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    General Engineering Contractor ballvalve's Avatar
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    Actually, you could have just wired the element to 120 volts and had a 2250 watt heater. I do it regularly for low use, shop type units.... and the elements last forever.

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    Quote Originally Posted by ballvalve View Post
    Actually, you could have just wired the element to 120 volts and had a 2250 watt heater. I do it regularly for low use, shop type units.... and the elements last forever.
    That would have tripped my rig. I used a 1500 w

  11. #11
    Advanced DIYer Offbalance's Avatar
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    My genset will handle the 4500 Watt elements, but probably not if both fridges, the septic pump and the furnace all decide to start at the same time, so I may put the HWH on a separate transfer switch.

    And yes, Mr. Ballvalve, I had already planned to replace the cheesy plastic drain with a real ball valve as I have always done before. I'll check the anode rod tomorrow, and order one if necessary.

    Thanks everyone for your input!

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    Moderator & Master Plumber hj's Avatar
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    quote; I'll check the anode rod tomorrow, and order one if necessary.

    The only time I would check my anode rod was after the tank was taken out., My replacement for a "spent" anode rod is a 3/4" brass plug.
    Licensed residential and commercial plumber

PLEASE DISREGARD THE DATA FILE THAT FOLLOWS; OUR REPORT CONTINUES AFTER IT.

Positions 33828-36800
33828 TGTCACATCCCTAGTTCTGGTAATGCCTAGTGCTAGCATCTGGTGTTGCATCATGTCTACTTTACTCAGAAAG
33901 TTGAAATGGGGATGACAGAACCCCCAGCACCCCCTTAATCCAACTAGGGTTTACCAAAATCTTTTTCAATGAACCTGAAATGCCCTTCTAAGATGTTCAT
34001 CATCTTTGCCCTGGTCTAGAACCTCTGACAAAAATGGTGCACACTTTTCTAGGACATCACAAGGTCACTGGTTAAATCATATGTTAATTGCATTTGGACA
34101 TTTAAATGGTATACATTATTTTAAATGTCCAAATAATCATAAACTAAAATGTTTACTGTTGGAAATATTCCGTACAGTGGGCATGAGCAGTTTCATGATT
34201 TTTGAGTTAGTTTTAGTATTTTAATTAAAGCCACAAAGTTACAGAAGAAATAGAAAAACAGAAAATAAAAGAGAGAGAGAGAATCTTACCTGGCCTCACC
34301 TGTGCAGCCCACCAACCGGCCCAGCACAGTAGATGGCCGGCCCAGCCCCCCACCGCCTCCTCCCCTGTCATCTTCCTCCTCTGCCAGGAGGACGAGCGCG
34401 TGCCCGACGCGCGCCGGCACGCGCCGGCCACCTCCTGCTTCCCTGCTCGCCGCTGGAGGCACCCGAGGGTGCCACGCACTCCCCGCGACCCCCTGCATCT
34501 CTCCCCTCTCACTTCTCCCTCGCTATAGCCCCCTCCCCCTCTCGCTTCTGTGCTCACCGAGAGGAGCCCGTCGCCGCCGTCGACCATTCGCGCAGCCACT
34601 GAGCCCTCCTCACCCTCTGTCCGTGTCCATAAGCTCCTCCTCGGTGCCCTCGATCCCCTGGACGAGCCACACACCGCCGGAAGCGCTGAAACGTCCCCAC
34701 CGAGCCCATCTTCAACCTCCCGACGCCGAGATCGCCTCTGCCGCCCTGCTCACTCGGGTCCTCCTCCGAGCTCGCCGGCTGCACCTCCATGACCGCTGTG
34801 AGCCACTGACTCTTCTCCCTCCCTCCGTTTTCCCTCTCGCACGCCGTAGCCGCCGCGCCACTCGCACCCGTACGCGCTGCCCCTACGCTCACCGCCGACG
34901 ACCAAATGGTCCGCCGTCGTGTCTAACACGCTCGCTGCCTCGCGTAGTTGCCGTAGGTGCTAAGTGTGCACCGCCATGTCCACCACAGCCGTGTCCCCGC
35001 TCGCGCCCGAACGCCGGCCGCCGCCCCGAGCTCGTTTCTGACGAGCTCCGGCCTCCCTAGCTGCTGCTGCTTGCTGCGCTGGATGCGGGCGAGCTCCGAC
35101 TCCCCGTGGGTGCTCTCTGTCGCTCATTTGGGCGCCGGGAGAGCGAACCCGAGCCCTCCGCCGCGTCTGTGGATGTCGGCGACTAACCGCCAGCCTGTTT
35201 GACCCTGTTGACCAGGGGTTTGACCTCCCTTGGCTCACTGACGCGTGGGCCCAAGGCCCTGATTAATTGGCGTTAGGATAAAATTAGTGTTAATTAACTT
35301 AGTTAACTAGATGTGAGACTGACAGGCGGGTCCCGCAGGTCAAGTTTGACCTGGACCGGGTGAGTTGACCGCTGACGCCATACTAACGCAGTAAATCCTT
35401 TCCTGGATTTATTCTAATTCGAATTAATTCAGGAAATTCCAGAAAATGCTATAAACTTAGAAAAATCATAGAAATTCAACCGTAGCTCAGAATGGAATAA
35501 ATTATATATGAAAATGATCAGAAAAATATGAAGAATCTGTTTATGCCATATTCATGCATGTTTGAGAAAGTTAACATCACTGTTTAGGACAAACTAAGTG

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    Quote Originally Posted by hj View Post
    quote; I'll check the anode rod tomorrow, and order one if necessary.

    The only time I would check my anode rod was after the tank was taken out., My replacement for a "spent" anode rod is a 3/4" brass plug.
    Is that because you have the best anode rod and or water heater in the world or is it that you have good water?

  14. #14
    Nuclear Engineer nukeman's Avatar
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    Quote Originally Posted by ballvalve View Post
    Actually, you could have just wired the element to 120 volts and had a 2250 watt heater. I do it regularly for low use, shop type units.... and the elements last forever.

    Not quite. A 4500 W element that is designed for 240v, will see 1125 W when connected to 120v. For a fixed resistance, when you cut the volts in half, you also cut current by half. This results in 1/4 the power.

    If you wired the top/bottom elements in parallel and used 120v, then you would get 2250 w from the two elements.

  15. #15
    General Engineering Contractor ballvalve's Avatar
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    I notice 4500 watt elements run on 208 volts give 3500 watts, therefore your math works.

    So that makes Hackneys removal of the element unneeded, and explains my lifetime elements.

    Maybe HJ has his anodeless heaters hooked up to 120 volts.

    This link does not work, but it and several other 'expert forums' also use the 2250 wattage on half voltage.

    http://en.**********.com/q/Electrica...er-element.htm
    Last edited by ballvalve; 01-31-2012 at 12:41 PM.